-1
$\begingroup$

I am preparing for an exam(NTSE), and I came across this puzzle(aptitude) in one of the quizzes. book(study guide NTSE). The book's author is Arihant Experts.

The question is to Pick the 'odd one out' and there are four options given.

214, 350, 520, 738.

The correct answer is 214. Can somebody explain why that is?

$\endgroup$
3
  • $\begingroup$ You said this was in a book. What's the name of the book? What's the title of the quiz? If I wanted to look up this question myself, provide the information I would need to find it. See also How to reference material written by others: "For non-web-based citations, include the source to the best of your ability (title, author, page number, etc)." In other words, like I said, provide as much attribution information as you have available to you. $\endgroup$
    – Rubio
    May 31, 2023 at 17:45
  • $\begingroup$ @Rubio made changes as suggested. $\endgroup$
    – Max
    May 31, 2023 at 17:57
  • $\begingroup$ Thanks. You're going to want to add the same type of attribution to your other question before it gets closed for failure to attribute. $\endgroup$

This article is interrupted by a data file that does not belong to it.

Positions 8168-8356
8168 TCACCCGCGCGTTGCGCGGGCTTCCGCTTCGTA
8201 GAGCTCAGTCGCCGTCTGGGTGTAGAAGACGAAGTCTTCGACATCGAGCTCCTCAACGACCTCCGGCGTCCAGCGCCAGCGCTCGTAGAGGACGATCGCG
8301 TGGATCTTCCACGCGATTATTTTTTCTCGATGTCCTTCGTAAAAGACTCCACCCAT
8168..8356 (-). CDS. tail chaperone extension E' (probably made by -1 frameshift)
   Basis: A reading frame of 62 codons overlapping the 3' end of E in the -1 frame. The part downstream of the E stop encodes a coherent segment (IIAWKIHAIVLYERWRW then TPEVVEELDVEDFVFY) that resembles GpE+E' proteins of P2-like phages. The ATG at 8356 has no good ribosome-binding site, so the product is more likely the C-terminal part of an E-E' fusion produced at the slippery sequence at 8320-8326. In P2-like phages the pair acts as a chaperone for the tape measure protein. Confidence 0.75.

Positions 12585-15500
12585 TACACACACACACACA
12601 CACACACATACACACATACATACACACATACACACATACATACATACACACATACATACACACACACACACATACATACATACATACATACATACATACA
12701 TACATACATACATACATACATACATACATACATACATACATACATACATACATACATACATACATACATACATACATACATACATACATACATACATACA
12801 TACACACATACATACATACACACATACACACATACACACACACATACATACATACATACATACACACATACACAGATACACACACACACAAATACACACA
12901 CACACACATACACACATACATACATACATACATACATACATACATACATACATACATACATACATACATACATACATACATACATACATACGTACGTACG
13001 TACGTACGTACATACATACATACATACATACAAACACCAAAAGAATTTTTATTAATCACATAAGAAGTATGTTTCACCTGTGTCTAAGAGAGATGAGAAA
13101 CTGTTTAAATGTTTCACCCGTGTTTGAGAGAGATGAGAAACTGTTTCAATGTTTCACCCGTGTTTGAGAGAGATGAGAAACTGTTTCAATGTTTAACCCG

– Rubio
    May 31, 2023 at 18:30

2 Answers 2

7
$\begingroup$

The answer could be:

350 - because it is the only number with an even digit sum.

Or it could be:

738 - because it's the only multiple of 3

Or any number of other possibilities.

But I think the most likely reason for the given answer is:

All the others are of the form n^3+n.

350 = 7^3 + 7
520 = 8^3 + 8
738 = 9^3 + 9

And 214 is just shy of 222 = 6^3 + 6

$\endgroup$
1
  • $\begingroup$ Nice catch. You must be really smart IRL. $\endgroup$
    – Max
    May 31, 2023 at 21:27
2
$\begingroup$

214 is the only choice below 300.

What, that's not good enough?

Oh, ok - more than likely it's the odd choice because it's the only number given that has only two factors, 2 and 107. The other choices all have factors besides 2 and (n/2). That's pretty flimsy, but there's not much else here to go on.

$\endgroup$

Your Answer

By clicking “Post Your Answer”, you agree to our terms of service and acknowledge you have read our privacy policy.

Not the answer you're looking for? Browse other questions tagged or ask your own question.